At the time, Cheney said that it became clear that he was "entering a new phase of the disease" when he began to "experience increasing congestive heart failure."

"After a series of recent tests and discussions with my doctors, I decided to take advantage of one of the new technologies available and have a Left Ventricular Assist Device (LVAD) implanted," he said in a statement.

At the moment, the HeartMate II is the one LVAD commonly used for long stretches of time.

Older devices tended to have more limited life spans. After 16 to 18 months, some patients had strokes, bleeding and infections -- all potential risks with ventricular assist devices.

"The device can provide up to 10 liters per minute of flow," said Dr. Keith Aaronson, medical director of the Center for Circulatory Support at the University of Michigan, who has been an investigator on several of the devices.

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The normal heart "pumps five liters per minute at rest, but we increase that with exercise, or with other physical activity," Aaronson said. "This device also can increase the flow it provides in response to increased activity. As you do more, more blood flow returns to the right ventricle. The pump responds to that and pumps more out to the rest of the body."

Implantation of the LVAD is "major surgery," according to Aaronson, and patients are hospitalized, on average, for three to four weeks.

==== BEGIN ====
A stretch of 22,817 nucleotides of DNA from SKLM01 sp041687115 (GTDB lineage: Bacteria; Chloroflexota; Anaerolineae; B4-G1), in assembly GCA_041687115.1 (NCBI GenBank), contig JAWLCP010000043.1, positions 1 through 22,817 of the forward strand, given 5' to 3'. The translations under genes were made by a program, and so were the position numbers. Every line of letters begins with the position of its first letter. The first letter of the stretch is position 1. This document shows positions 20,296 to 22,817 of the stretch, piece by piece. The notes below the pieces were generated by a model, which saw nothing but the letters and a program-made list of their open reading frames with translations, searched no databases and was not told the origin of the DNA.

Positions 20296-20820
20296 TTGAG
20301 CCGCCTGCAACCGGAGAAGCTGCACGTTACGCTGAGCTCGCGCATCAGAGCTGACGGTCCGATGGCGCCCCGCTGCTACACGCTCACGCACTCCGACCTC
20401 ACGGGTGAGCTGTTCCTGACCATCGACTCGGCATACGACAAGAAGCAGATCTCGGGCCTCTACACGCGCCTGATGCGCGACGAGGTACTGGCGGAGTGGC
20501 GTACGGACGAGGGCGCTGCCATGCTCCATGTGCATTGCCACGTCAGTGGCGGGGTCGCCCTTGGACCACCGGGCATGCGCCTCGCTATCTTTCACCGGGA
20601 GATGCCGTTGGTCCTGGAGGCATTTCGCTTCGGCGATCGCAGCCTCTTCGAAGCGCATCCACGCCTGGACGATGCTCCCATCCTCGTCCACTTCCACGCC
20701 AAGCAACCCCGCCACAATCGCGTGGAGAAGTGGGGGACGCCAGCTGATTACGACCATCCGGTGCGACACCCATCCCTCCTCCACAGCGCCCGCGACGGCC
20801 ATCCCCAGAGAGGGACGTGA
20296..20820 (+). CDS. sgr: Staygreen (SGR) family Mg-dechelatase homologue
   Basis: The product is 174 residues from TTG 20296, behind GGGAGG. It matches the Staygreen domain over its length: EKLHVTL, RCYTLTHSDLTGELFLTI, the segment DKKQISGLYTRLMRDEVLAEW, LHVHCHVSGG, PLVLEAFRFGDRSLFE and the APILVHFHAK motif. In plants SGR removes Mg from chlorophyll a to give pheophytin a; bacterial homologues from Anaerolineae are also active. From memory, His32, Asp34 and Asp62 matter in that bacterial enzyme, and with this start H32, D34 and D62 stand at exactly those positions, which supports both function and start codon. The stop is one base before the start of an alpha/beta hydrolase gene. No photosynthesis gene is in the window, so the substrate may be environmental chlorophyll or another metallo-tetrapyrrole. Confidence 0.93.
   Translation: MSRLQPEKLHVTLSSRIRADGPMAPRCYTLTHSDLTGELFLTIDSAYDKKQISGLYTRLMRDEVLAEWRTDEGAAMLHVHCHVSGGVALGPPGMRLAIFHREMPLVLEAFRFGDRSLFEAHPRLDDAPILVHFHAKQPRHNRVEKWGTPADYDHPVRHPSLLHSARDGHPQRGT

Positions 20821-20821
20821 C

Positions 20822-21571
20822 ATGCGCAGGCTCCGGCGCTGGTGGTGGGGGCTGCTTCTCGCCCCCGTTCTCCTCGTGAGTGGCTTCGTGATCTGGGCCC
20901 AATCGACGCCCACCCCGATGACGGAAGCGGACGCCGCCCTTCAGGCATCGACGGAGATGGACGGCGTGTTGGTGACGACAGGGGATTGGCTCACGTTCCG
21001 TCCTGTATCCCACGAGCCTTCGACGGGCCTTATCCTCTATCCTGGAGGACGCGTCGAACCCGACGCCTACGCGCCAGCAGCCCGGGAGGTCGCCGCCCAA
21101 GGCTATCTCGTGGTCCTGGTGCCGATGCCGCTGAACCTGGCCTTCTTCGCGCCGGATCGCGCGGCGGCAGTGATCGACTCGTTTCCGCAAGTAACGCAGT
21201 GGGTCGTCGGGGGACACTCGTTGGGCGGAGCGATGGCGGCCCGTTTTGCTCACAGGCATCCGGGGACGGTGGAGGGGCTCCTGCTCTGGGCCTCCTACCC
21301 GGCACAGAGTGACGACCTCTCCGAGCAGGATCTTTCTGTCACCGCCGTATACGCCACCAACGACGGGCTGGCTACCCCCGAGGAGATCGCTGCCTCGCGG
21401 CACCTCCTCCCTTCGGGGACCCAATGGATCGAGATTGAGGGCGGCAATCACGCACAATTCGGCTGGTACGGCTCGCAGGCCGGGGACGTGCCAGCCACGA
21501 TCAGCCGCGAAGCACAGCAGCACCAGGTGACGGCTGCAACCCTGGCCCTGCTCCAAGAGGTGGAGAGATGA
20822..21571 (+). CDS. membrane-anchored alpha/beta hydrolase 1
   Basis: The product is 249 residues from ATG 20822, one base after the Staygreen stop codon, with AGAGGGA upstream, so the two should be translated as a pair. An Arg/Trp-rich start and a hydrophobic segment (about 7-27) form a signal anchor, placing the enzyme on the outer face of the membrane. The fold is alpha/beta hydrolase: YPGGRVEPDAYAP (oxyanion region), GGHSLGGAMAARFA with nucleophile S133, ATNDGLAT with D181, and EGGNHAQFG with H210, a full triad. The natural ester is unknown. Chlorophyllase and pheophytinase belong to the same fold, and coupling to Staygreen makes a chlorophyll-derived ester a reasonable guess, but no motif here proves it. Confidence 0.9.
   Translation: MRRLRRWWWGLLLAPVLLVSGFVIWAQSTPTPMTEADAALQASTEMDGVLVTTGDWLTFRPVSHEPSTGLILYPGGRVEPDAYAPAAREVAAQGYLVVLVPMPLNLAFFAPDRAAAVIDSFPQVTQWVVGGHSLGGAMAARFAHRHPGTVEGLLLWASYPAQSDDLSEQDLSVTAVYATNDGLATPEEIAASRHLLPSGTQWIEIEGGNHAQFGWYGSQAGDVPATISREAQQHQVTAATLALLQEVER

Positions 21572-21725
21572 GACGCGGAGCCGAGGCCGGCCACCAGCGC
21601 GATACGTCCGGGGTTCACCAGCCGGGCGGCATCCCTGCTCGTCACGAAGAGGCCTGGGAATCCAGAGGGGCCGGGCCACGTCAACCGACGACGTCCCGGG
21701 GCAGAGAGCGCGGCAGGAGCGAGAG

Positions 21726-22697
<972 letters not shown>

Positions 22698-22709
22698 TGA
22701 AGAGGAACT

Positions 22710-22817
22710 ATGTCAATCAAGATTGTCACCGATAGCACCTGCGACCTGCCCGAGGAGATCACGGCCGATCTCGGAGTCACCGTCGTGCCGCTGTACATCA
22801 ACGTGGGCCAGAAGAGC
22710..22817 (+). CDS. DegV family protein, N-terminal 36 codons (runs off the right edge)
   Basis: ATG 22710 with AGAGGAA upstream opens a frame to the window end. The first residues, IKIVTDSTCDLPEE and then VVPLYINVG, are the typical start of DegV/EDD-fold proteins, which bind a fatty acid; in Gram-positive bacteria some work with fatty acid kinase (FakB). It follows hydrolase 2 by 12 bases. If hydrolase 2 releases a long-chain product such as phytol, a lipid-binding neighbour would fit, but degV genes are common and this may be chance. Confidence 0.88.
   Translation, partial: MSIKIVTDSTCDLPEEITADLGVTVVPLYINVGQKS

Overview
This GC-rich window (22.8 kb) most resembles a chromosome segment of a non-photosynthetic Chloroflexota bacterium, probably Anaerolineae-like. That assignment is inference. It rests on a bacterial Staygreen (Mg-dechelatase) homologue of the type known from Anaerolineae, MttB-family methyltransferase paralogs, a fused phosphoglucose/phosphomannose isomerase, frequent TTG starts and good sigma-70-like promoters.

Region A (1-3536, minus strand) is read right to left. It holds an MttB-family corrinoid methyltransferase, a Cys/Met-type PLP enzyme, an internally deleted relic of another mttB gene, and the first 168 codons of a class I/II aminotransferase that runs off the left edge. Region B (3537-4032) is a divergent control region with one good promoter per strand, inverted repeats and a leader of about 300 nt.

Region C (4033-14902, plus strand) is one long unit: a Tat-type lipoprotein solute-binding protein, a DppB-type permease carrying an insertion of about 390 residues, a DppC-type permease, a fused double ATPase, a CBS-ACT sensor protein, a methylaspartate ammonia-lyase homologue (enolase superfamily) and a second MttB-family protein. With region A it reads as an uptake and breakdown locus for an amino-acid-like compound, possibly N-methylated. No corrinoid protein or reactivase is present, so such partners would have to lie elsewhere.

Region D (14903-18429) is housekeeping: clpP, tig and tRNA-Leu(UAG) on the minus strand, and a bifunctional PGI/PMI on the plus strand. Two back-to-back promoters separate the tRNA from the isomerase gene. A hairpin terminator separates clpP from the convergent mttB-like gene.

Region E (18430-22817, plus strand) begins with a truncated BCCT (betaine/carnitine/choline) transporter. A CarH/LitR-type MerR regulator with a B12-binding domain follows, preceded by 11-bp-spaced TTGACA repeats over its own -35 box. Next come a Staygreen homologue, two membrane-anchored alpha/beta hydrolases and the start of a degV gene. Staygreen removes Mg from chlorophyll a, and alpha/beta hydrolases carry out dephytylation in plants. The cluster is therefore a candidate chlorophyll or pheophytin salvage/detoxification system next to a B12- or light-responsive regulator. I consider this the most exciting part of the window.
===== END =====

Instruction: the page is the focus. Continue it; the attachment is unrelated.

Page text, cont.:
The pump is placed in the abdomen. It is connected to a controller outside the body, a small unit (6 inches long, 3 inches high) that's generally worn on one's belt.

The LVAD can be powered by external batteries, or, while they recharge, a power pack with a 20-foot cord that allows mobility, said Aaronson.

The main risks are blood clots, which can cause disabling strokes in about 12 percent of cases. Other problems reported are hemolysis, or damage to red blood cells from the force of pumping; and infection or bleeding.

LVADs are used in patients with end-stage heart failure -- heart failure does not improve with other medical therapy. It's typically called New York Heart Association Class IV Heart Failure.

These are patients "with very limited life spans -- the threshold is different at different centers. In general, though, these devices are used as destination therapy in patients who have a 50 percent or higher risk of dying in the next six months. Quite frequently, these patients are likely to die in the next days to weeks if the pump is not implanted," Aaronson said.

But for some, the device buys more time than they could have expected.

"We have a patient now who is over 5 years," said Aaronson. "That patient had to have the device replaced after 4 years."

ABC News Medical Unit researcher Jane E. Allen contributed to this report.